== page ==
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What happened to PlayStation Mobile? Exclusive
What happened to PlayStation Mobile?
March 20, 2013 | By Mike Rose




When PlayStation Mobile launched late last year, I truly had high hopes for the platform. Six months on, and it seems like my optimism may have been misguided.

The PS Mobile platform allows indie developers to sell their games via the PlayStation Store with relative ease. Once a studio or individual has registered and paid $99 per year for a publisher license, they can then release as many games as they want, as long as they keep to the relatively lax service guidelines.

It's without a doubt one of the easiest avenue for indie developers to launch a game on a "proper" video game console alongside Microsoft's own Xbox Live Indie Games, and those studios involved in the launch back in October were also pretty positive about what the system offered.

I've been covering PS Mobile over on Pocket Gamer since its inception, and each week has seen a new release or two ever since launch. It's been but a trickle, sure, but for a new platform it's been a great start. The coverage for PS Mobile on the official PlayStation blog has been great too, with each new title getting its own "Spotlight" post, and every new release rounded up in the weekly releases lists.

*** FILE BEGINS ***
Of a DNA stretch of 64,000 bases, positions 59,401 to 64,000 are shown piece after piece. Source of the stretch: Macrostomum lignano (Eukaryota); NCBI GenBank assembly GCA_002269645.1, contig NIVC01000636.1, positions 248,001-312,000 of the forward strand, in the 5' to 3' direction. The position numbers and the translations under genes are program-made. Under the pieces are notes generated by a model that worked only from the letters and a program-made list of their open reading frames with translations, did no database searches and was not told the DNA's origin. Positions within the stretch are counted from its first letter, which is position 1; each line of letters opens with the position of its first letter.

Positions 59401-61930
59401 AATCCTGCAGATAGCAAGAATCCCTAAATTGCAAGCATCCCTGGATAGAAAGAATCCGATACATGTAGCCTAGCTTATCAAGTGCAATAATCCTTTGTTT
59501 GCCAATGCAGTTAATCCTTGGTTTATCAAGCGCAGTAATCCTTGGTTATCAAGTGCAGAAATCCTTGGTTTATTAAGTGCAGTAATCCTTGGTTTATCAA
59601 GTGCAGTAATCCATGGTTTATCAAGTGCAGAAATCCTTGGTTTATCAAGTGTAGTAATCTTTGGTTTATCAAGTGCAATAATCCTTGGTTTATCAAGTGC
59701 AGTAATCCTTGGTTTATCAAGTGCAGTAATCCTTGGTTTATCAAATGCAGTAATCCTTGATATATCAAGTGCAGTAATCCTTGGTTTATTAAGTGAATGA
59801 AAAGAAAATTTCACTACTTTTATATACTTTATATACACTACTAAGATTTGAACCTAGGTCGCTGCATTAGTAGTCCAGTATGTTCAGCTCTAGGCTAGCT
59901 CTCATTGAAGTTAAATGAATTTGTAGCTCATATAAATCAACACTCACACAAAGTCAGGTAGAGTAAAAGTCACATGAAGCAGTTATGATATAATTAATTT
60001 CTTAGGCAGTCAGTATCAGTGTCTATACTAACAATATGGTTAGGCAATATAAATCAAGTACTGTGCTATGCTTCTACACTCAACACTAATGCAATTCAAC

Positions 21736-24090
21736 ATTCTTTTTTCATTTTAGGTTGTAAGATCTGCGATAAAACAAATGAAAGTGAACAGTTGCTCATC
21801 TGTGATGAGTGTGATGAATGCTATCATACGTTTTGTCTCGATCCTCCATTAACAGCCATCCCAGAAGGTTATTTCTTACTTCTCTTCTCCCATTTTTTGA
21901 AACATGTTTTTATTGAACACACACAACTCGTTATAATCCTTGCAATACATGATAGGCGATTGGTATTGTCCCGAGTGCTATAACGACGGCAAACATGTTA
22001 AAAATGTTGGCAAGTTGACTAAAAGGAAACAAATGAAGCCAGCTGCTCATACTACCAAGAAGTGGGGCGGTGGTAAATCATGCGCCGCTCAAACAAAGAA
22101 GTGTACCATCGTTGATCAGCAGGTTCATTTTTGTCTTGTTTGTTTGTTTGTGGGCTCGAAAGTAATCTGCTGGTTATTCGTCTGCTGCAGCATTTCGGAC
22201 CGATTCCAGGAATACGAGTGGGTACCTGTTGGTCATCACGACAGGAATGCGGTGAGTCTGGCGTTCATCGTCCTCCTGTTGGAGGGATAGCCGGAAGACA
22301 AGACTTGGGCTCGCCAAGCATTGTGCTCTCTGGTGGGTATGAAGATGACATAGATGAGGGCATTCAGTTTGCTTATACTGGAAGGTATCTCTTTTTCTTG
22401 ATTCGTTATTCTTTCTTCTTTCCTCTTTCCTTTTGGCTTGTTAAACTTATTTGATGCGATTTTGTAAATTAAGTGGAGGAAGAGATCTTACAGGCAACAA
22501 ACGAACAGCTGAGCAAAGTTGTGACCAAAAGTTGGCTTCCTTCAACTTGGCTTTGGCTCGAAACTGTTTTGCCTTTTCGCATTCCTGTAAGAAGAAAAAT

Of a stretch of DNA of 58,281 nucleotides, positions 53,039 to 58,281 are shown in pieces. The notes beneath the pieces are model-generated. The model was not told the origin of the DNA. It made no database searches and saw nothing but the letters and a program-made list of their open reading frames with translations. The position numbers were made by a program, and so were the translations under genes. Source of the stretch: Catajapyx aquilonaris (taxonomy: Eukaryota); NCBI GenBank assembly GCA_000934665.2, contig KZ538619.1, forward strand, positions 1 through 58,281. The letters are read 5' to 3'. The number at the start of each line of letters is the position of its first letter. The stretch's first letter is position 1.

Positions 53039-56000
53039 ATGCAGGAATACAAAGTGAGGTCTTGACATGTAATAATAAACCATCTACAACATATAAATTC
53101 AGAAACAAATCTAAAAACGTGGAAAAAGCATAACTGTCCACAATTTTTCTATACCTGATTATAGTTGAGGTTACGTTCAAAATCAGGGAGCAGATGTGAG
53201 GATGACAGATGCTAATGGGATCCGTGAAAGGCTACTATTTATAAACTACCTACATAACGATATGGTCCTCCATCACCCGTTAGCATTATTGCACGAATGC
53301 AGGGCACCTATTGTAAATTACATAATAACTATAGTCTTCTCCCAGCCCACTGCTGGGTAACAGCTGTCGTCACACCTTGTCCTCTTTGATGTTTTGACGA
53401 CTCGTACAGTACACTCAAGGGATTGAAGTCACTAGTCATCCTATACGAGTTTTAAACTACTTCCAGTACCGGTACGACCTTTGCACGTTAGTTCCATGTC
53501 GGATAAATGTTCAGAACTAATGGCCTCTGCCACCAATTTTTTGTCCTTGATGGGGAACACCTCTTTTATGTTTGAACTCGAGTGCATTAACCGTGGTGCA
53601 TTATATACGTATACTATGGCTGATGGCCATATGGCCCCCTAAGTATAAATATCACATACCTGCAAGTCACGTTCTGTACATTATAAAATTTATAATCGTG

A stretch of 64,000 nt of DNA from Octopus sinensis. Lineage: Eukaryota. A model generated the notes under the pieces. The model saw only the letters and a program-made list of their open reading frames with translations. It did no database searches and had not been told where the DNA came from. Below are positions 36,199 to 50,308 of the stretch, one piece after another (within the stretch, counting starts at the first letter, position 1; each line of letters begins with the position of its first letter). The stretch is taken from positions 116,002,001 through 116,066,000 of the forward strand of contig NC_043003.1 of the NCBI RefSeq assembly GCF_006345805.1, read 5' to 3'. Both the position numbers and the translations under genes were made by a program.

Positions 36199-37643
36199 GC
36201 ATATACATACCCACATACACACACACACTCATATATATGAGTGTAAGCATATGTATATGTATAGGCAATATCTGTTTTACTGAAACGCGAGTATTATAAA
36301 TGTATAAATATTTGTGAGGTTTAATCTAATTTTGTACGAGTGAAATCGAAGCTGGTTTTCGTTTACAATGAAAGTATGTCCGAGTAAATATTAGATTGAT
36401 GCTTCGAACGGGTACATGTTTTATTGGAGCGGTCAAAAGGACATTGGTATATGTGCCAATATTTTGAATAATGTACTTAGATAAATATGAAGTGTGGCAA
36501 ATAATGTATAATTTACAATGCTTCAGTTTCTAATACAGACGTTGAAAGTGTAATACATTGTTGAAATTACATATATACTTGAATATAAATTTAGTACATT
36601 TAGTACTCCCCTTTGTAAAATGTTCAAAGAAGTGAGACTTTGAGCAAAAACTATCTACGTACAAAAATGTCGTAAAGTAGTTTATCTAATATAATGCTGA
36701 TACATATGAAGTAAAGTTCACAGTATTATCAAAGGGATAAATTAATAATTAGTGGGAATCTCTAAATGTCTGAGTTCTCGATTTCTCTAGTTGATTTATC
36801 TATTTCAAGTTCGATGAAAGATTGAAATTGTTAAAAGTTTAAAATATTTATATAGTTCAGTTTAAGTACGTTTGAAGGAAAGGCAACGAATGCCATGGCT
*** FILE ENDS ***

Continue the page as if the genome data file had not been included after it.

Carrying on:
That was up until mid-January anyway. All of a sudden the regular posts about PS Mobile games on the PS Blog stopped, and PS Mobile was no longer mentioned in the weekly roundups. In fact, the only way to find out which new games had been added to the PS Mobile store was to boot your PS Vita up and hit the "Recent" tab.

And yet at the very same time a PS Mobile promotion, giving away a free game each week for six weeks, continued to trundle on via the blog. I was concerned, as without the full weekly promotion on the PS Blog, PS Mobile would no doubt go the same way that PS Minis did. I decided to get in contact with Sony, and a handful of recent PS Mobile devs, to find out what was up.

Team talk

The overwhelming response from devs on the service was that the team handling the platform is struggling to handle the workload.

For example, Chris Egerter of Rocking Pocket Games, which has released titles like Dungeon Bandit and Blue Skies on PS Mobile, told me that "The mobile division seems to be pretty understaffed and it takes a long time to get things done."

Other studios backed up this theory, with developer Thomas Hopper offering more detail into what's going on behind the scenes. Hopper is perhaps the more prolific PS Mobile developer, having release five games for the service already, including Meltdown Moon and Still Life.

"I did find it a bit strange that the blog posts don't seem to cover PS Mobile anymore," he says, "but it appears to me that this is down to internal communications issues."

It seems that the PlayStation Mobile team handles the service globally, rather than having a team for each region, as is the case with the rest of the PlayStation business. This means that the single team is finding it difficult to keep in contact with each of the regional PSN teams.

"A few weeks ago I was told by email that one of my game updates had gone live to the PS Mobile store, when in fact it hadn't," Hopper continues. "I've since been told that the email had gone out as a result of human error."